Sponsored Posts vs. Reviews (or Earned Media vs. Paid Media)Cecily Kellogg
When you get more than three mom bloggers in a room together, it’s only a matter of time before making a living at blogging comes up. This means we chat about sponsored posts, ads on blogs, freelance writing you name it, we have done it to earn money.
So naturally this issue came up again at the Type-A Conference, along with the standard confusion about the differences between reviews and sponsored posts. The terms “earned media” and “paid media” came up again as well as the fact that both bloggers AND brands share some confusion over these two ideas when it comes to sharing about products on blogs.
So let’s review, shall we?
One point to bring up: bloggers ARE media. I’m not saying we’re all journalists not at all but we ARE media outlets. It’s important to know that marketing and public relations professionals view us as media. Of course, unlike most media outlets, we do not have an editor, nor do we get paid a salary. Traditional media does and this lack of salary is naturally a contributing issue to why many bloggers prefer sponsored posts to reviews.
Earned Media is unpaid. This means reviews, published press releases, and organic posts about products you use that you write without any input from the brand itself.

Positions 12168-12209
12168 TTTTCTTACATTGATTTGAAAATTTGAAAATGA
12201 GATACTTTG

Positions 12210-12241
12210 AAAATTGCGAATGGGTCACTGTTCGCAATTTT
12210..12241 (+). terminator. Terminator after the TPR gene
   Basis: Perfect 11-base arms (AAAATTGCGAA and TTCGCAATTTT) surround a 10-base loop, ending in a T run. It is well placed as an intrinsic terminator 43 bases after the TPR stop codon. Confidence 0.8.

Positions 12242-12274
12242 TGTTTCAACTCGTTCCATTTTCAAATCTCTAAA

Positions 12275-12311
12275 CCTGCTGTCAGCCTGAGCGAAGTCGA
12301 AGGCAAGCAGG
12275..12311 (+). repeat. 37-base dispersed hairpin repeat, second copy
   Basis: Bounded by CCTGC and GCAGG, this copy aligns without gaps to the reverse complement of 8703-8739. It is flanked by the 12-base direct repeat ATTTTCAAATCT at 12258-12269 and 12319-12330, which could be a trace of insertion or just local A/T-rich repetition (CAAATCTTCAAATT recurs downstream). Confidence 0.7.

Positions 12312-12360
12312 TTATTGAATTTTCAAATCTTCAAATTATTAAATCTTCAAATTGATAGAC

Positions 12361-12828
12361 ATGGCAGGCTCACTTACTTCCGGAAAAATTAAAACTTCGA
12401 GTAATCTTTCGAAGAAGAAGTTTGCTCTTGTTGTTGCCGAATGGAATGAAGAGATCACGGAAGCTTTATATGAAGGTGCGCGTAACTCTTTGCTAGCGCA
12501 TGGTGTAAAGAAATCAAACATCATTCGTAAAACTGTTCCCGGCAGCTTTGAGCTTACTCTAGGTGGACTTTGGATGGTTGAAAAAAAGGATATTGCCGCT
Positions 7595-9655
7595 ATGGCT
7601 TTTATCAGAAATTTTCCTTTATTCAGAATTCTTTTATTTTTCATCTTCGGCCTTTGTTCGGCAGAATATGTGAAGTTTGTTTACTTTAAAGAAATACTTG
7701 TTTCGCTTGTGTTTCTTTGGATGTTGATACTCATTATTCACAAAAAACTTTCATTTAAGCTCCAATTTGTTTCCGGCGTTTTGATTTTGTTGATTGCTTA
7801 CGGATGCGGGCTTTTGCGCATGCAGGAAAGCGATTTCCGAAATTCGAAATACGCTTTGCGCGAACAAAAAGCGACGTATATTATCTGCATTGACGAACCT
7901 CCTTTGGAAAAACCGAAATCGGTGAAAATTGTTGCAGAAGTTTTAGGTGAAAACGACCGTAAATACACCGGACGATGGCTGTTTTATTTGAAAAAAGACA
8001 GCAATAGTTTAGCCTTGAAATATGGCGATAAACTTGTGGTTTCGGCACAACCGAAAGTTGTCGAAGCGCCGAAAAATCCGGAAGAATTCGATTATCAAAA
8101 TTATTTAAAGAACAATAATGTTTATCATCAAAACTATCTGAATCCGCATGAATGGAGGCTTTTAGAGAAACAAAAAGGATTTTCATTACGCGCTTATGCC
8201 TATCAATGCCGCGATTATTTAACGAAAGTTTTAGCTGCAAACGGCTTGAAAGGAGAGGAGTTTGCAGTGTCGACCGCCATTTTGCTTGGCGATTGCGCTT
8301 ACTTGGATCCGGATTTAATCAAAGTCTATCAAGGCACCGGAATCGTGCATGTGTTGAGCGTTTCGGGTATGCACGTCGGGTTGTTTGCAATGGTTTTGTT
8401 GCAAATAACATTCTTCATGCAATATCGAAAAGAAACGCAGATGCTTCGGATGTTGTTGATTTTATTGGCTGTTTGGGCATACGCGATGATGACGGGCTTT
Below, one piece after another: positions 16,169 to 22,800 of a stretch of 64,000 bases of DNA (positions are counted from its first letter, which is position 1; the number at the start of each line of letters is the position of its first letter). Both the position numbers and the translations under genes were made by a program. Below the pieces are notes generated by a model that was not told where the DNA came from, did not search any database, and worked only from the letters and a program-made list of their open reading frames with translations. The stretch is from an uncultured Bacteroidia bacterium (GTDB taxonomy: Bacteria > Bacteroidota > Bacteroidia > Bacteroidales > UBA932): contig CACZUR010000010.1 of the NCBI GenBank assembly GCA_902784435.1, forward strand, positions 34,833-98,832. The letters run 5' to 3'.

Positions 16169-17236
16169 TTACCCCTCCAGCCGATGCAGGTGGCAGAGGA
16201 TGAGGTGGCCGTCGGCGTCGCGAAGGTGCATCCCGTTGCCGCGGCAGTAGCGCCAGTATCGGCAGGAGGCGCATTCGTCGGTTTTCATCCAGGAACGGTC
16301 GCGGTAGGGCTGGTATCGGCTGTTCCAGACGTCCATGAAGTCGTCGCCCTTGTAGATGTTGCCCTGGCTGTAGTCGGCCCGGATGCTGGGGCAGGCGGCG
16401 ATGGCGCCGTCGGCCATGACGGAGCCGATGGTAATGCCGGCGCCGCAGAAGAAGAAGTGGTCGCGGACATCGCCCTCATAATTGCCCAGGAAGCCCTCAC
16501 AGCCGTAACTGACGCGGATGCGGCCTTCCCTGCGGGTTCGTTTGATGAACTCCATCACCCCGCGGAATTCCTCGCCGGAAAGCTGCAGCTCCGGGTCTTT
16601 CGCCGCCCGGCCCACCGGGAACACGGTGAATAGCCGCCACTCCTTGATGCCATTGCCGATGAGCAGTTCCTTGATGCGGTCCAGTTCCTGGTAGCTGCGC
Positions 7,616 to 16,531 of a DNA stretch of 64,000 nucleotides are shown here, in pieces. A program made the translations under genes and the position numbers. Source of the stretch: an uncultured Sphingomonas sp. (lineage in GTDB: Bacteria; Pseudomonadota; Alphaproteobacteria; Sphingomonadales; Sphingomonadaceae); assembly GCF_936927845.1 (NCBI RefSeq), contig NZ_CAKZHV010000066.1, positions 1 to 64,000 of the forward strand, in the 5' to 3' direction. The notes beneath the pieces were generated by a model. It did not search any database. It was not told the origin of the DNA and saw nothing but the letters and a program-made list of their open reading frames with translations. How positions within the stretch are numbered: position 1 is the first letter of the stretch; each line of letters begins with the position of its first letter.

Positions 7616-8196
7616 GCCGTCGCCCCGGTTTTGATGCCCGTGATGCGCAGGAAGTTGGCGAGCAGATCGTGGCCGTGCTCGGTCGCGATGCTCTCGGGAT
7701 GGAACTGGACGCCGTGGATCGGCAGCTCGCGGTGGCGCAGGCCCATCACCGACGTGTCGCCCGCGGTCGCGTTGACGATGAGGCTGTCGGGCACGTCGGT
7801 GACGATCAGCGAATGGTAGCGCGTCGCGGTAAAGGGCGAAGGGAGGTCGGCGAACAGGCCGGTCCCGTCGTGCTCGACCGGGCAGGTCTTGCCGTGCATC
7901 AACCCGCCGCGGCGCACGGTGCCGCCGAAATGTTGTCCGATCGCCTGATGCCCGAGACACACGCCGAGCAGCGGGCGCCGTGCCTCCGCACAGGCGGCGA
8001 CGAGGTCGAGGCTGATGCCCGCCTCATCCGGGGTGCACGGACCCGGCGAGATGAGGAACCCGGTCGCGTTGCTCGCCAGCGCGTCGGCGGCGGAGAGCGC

Paid Media is, well, PAID. This includes sponsored posts, paid giveaways, etc.
Points to remember about Earned Media:
You do not need to include links or codes to a company that they’ve requested (you can do it to be kind, but they cannot require it in earned media).
You are absolutely allowed to publish a negative review.
A brand or company cannot “require” you to pull a post they don’t like.
Points to remember about Paid Media:
You must disclose that you’ve been paid.
A brand may ask you to include several outbound links that are follow (as in, not no-follow). Be sure to clarify this before agreeing to the post.
A brand can ask you to remove the post, but they cannot ask for the money to be returned.
Something that confuses many people are things like events; if I’m given passes to a local amusement park and end up sharing about my day on my blog, that’s earned media (even though I was given free passes). But if a company flies me to their location, puts me up in a hotel, feeds me and pays me a stipend to blog about it? That’s paid but mostly because the post is paid for.
Well, we ALL are. Social media has changed the game. This excellent Mashable article breaks it down to some extent, but for additional reference you can review the Public Relations Society of America’s Ethics guide for Social Media, and the Word of Mouth Marketing Association’s ethics page.